State of Texas: Building Trump’s Border Wall


During his campaign for office, President Donald Trump told voters that if elected he would build a “big, fat, beautiful wall” from coast to coast. Along the 1,250 miles of Texas-Mexico border, 110 miles of fencing already exist. If the Trump administration decides to construct more fencing along the rest of the Texas border, it will have to navigate deep canyons, a national park, an ever-shifting river and a treaty with Mexico that requires binational consent before structures can be built in the river’s floodplains. In some parts of the border, the wall has aggravated flooding and resulted in diminished property values for landowners.

A closer look at the logistics behind President Trump's proposed border wall and what already exists.
A closer look at the logistics behind President Trump’s proposed border wall and what already exists.  Illustration by Joanna Wojtkowiak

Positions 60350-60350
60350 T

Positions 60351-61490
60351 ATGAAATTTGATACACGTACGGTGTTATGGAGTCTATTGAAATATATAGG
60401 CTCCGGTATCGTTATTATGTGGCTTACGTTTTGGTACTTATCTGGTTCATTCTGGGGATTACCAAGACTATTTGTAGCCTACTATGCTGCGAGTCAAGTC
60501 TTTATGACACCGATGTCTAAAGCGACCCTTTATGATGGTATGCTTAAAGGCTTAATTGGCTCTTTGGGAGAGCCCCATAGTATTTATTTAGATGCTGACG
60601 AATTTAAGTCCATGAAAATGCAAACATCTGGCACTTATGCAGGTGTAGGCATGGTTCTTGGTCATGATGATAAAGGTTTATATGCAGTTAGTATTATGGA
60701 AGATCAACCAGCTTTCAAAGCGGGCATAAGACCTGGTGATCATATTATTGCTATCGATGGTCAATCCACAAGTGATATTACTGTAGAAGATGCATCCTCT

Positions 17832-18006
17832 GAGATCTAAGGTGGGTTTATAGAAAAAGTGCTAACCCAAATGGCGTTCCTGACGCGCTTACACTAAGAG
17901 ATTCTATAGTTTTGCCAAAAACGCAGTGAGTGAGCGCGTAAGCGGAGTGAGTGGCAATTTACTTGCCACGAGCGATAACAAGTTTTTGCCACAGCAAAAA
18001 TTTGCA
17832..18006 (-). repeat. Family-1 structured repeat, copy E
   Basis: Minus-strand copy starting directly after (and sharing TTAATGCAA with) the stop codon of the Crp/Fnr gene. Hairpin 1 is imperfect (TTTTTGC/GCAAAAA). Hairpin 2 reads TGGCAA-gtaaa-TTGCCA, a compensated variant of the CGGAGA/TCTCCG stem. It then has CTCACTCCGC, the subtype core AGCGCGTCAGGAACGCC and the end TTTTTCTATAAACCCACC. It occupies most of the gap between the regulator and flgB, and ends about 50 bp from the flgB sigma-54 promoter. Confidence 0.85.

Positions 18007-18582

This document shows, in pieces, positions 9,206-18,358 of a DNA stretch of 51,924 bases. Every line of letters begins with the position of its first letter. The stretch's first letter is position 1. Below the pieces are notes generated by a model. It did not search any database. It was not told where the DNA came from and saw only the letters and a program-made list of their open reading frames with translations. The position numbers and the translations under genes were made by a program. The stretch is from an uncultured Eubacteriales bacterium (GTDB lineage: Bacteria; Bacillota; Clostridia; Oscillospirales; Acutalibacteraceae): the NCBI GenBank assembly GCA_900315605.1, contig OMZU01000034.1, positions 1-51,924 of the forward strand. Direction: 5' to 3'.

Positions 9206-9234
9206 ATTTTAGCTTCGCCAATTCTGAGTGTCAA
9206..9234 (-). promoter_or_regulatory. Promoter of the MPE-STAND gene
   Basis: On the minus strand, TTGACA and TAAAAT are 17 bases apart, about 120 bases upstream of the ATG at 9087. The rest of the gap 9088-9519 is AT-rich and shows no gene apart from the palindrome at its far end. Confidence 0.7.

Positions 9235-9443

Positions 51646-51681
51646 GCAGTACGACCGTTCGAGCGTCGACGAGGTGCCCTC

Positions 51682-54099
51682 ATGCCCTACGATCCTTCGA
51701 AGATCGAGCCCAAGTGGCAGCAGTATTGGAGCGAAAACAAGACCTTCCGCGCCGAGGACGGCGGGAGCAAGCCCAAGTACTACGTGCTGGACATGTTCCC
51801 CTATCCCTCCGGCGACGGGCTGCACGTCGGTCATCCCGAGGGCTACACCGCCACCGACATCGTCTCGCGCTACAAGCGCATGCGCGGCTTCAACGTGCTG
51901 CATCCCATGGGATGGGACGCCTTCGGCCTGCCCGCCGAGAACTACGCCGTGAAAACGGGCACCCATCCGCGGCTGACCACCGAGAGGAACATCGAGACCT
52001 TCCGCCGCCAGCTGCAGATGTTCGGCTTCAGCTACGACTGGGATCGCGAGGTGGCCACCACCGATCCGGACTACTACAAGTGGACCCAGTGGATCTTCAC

This article appears in the February 2017 issue of the Texas Observer. Read more from the issue or subscribe now.

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Naveena Sadasivam is a staff writer covering the environment, energy and climate change at Grist. She previously covered environmental issues at the Texas Observer, InsideClimate News and ProPublica. At ProPublica, she was part of a team that reported on the water woes of the West, a project that was a 2016 Pulitzer Prize finalist for national reporting. She has a degree in chemical engineering and a master’s in environmental and science reporting from New York University and was a 2017 Ida B. Wells fellow at Type Investigations. You can contact her at [email protected] and follow her work on Twitter.


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